“The Black Banners” Reviewed: Talking to Terrorists
October 1, 2011
The Black Banners: The Inside Story of 9/11 and the War Against al-Qaeda. By Ali Soufan. W.W. Norton; 572 pages; $26.95. Allen Lane; £25. Buy from Amazon.com, Amazon.co.uk
ALTHOUGH many have claimed to tell the inside story of the hunt for al-Qaeda, Ali Soufan has a better claim than most. As a young Lebanese-American recruit to the FBI, he did more than interrogate some of the al-Qaeda leaders scooped up in America’s war on terror. He ate fast food and cookies with them. He discussed their favourite films (they loved “Braveheart”). He talked about their families, and why they had joined the jihad. He found he often knew more about the finer points of Islamic theology than they did.
Mr Soufan’s main aim is to help Americans understand the enemy that has preoccupied them for over a decade. But he also wants to set the record straight. He still seethes with indignation at the CIA’s failure to share information with the FBI that might have prevented the attacks on the Twin Towers: a failure which is by now well attested but which Mr Soufan chronicles in painful and angry detail.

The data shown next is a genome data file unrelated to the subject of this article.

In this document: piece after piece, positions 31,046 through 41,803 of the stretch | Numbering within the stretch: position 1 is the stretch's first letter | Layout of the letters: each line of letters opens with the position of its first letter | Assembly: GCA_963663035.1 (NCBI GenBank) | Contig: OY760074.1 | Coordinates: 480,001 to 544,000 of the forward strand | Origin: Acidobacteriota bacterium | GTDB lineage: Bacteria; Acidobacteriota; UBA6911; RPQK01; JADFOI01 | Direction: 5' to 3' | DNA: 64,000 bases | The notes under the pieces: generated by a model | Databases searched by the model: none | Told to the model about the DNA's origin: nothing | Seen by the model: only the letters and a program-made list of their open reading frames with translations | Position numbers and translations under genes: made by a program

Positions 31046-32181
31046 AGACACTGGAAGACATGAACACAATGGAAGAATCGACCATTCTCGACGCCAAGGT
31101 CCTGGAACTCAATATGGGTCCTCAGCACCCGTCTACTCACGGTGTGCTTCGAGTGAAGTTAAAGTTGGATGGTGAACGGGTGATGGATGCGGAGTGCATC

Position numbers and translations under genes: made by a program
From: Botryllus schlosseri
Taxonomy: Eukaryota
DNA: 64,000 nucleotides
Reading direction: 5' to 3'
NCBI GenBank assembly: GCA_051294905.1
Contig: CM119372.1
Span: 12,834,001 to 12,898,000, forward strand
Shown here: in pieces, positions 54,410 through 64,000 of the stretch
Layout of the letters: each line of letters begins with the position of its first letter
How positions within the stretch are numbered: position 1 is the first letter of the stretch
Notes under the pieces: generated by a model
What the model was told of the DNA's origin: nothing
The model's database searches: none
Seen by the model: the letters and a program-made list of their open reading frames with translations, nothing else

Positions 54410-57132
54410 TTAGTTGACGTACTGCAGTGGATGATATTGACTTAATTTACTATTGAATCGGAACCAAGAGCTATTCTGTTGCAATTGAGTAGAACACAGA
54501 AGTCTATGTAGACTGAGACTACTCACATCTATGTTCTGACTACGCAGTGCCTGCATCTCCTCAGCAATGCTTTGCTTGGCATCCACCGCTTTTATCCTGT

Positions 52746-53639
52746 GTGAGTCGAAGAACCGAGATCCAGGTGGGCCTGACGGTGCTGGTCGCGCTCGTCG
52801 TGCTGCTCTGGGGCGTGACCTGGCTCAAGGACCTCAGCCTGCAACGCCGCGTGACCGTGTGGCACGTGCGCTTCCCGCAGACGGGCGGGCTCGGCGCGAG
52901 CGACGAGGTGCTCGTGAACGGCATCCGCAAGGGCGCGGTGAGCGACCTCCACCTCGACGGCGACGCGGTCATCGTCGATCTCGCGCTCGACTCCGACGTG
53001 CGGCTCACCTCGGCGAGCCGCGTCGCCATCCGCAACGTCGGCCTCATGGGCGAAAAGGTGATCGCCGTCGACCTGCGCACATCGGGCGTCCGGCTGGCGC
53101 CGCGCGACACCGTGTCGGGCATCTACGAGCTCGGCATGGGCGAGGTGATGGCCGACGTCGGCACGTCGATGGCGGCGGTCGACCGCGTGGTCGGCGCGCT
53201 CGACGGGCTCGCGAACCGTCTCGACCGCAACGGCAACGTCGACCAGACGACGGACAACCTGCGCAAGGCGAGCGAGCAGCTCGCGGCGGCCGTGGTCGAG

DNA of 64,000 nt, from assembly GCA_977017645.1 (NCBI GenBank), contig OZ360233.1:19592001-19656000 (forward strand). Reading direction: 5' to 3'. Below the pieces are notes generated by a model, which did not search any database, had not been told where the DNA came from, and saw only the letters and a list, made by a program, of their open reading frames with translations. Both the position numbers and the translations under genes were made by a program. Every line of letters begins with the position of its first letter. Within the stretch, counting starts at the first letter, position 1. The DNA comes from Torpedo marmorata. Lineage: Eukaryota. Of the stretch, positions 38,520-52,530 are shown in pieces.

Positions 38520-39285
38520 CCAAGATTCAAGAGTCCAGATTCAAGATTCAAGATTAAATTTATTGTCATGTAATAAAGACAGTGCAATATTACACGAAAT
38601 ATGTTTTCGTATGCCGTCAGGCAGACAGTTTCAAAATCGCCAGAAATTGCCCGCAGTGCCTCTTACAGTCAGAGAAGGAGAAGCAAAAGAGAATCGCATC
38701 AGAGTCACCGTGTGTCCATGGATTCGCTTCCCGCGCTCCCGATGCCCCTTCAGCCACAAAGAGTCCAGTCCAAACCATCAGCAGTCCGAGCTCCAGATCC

A third aim is to argue the case against torture. Mr Soufan was part of an FBI team which ran the initial interrogation of an al-Qaeda “facilitator”, Abu Zubaydah. He found that the man was not the al-Qaeda number-three (as George Bush and others claimed at the time) but nevertheless gained important information from him, some of which was used to thwart planned attacks. When a CIA team took over the interrogation, however, Mr Soufan watched aghast…
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